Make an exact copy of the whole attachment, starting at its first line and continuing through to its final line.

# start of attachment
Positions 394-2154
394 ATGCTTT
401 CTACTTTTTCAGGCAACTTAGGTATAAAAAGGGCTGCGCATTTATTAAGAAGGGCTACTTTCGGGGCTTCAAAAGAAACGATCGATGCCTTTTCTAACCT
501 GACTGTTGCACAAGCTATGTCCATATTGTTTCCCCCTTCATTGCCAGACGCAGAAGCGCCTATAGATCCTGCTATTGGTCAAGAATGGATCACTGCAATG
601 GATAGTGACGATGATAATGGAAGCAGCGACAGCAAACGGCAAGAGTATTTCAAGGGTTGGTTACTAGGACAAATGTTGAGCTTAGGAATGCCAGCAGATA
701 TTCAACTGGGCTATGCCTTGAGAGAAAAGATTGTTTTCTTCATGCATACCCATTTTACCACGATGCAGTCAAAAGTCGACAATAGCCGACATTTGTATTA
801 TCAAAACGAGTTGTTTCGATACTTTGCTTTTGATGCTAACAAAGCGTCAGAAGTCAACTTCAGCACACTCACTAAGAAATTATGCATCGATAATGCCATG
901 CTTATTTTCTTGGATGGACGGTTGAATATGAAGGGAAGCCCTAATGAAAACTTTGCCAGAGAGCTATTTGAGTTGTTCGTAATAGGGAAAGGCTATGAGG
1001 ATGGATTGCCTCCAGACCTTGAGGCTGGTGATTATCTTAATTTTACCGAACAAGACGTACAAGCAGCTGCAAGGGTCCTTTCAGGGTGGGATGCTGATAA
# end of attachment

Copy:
Positions 394-2154
394 ATGCTTT
401 CTACTTTTTCAGGCAACTTAGGTATAAAAAGGGCTGCGCATTTATTAAGAAGGGCTACTTTCGGGGCTTCAAAAGAAACGATCGATGCCTTTTCTAACCT
501 GACTGTTGCACAAGCTATGTCCATATTGTTTCCCCCTTCATTGCCAGACGCAGAAGCGCCTATAGATCCTGCTATTGGTCAAGAATGGATCACTGCAATG
601 GATAGTGACGATGATAATGGAAGCAGCGACAGCAAACGGCAAGAGTATTTCAAGGGTTGGTTACTAGGACAAATGTTGAGCTTAGGAATGCCAGCAGATA
701 TTCAACTGGGCTATGCCTTGAGAGAAAAGATTGTTTTCTTCATGCATACCCATTTTACCACGATGCAGTCAAAAGTCGACAATAGCCGACATTTGTATTA
801 TCAAAACGAGTTGTTTCGATACTTTGCTTTTGATGCTAACAAAGCGTCAGAAGTCAACTTCAGCACACTCACTAAGAAATTATGCATCGATAATGCCATG
901 CTTATTTTCTTGGATGGACGGTTGAATATGAAGGGAAGCCCTAATGAAAACTTTGCCAGAGAGCTATTTGAGTTGTTCGTAATAGGGAAAGGCTATGAGG
1001 ATGGATTGCCTCCAGACCTTGAGGCTGGTGATTATCTTAATTTTACCGAACAAGACGTACAAGCAGCTGCAAGGGTCCTTTCAGGGTGGGATGCTGATAA